A few words about getting people on board

I was recently reminded of the importance of actually getting people involved and engaged if you ever want to be successful. If there is a secret sauce to this it’s this: Aspire to the awesome, and sell the awesome. Nobody wants to be part of the next mediocre.

When people talk about their most amazing, most fun projects, they never recount that one time when they got a 1% improvement in performance or reliability with some hard work. Which is maybe it’s own little tragedy because sometimes that’s the way winning is done and you should celebrate those kinds of efforts too. But that’s another article entirely.

What people talk about are audacious, amazing, goals where they redefined what was possible. To wit: it’s often easier to get people to sign up for a 50% improvement than it is to get them to sign up for 5%!

Sometimes you get what you need by challenging the current thinking, sometimes I say, “You’re thinking about what improvements you can get here with maybe sandpaper, spit and buffing. What could you do with a chainsaw?”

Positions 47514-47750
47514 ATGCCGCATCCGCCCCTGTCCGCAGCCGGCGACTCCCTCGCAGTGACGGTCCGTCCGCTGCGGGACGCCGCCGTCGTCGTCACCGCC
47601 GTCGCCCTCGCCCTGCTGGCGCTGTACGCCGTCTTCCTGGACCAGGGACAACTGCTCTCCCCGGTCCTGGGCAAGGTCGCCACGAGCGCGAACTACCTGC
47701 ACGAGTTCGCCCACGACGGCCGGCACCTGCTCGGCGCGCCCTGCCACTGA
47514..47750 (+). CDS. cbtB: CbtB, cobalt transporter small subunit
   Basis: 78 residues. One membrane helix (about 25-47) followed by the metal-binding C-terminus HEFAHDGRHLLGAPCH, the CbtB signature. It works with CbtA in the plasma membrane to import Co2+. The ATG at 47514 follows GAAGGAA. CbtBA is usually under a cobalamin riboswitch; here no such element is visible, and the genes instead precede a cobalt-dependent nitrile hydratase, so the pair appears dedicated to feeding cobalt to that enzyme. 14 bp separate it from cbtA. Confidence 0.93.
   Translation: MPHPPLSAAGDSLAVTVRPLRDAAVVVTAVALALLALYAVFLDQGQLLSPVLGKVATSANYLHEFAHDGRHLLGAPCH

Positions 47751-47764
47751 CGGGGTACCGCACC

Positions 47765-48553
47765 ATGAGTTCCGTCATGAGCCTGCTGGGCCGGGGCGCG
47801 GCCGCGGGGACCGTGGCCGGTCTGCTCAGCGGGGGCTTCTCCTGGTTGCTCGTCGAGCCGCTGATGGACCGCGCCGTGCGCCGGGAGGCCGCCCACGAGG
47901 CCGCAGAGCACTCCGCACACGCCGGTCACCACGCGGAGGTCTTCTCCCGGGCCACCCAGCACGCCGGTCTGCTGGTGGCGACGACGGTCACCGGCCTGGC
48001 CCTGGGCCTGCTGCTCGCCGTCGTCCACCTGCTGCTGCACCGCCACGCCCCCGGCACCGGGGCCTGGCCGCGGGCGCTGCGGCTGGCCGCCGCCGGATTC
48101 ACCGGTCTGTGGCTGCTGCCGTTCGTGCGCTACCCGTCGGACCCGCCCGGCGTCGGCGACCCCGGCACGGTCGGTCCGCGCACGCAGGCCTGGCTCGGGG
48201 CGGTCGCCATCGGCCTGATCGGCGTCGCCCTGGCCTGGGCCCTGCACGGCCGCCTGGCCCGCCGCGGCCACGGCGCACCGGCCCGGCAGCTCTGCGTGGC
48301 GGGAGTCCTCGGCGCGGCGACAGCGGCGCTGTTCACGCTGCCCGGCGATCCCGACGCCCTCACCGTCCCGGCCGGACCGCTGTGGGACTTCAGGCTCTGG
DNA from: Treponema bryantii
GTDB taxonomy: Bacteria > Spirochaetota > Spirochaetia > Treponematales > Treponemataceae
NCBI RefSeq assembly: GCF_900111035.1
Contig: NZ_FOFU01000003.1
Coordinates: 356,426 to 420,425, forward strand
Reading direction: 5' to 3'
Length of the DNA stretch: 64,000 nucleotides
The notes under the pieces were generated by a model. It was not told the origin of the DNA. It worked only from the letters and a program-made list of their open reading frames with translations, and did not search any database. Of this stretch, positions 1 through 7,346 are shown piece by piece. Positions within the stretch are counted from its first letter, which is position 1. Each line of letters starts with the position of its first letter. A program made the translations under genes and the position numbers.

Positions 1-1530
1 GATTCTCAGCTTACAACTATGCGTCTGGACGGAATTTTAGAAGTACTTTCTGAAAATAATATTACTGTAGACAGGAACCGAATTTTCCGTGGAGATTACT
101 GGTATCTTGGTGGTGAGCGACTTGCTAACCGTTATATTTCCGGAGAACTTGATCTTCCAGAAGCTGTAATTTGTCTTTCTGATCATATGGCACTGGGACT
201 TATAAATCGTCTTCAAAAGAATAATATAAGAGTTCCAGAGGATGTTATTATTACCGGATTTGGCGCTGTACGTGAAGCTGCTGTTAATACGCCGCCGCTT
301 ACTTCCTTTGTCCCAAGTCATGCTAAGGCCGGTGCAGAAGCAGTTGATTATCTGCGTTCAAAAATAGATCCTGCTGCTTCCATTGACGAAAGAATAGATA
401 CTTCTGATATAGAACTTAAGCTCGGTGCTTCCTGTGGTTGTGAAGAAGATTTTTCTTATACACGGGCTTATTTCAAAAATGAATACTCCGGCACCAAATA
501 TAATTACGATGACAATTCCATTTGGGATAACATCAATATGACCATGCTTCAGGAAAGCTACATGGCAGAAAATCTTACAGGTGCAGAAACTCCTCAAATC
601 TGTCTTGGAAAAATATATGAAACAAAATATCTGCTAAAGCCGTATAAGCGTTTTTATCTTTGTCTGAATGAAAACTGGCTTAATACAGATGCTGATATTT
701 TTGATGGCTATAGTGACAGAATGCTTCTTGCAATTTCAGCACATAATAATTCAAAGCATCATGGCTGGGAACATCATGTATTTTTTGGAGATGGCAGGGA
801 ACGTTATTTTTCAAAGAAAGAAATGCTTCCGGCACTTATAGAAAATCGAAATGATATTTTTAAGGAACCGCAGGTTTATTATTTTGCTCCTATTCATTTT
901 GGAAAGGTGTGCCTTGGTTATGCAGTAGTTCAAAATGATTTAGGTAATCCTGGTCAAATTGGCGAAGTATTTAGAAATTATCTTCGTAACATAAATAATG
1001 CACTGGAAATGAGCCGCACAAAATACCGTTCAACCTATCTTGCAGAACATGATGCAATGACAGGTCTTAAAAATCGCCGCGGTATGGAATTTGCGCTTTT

There are a lot of systems out there in need of chainsaw love. Is that a thing?

If you can re-think how the system works, and sell your ideas as “we’re lopping off half of this junk now and more later!” you will get a lot more people excited about helping. And if you fail, and only manage to lop off 45% of the junk… well… that’s still pretty good. And there’s always next year.

While it’s true that there are mature systems out there that are already very well tuned, where polish is the best you can hope for, they are less common than you might think. Even well considered systems, like compilers, can be disrupted — everyone thought compile time was stuck until precompiled headers. Linking was capped by i/o until incremental linking was possible. These kinds of things whacked off 90% of the core cost.

It’s important to be ambitious enough out there. And get the big tools out. Because if you go into it thinking “I have to whack half off” you have a totally different mindset than if you think I gotta make this a little better. You should do that often.

In the Microsoft toolchain, precompiled headers, incremental linking, incremental browser information, deferred solution loading, and other things like that happened because someone said it couldn’t be done and someone else said “the hell it can’t, hold my beer!”

Be bold! It will be glorious!

Written by

I’m a software engineer at Facebook; I specialize in software performance engineering and programming tools generally. I survived Microsoft from 1988 to 2017.

Get the Medium app

A button that says 'Download on the App Store', and if clicked it will lead you to the iOS App store
A button that says 'Get it on, Google Play', and if clicked it will lead you to the Google Play store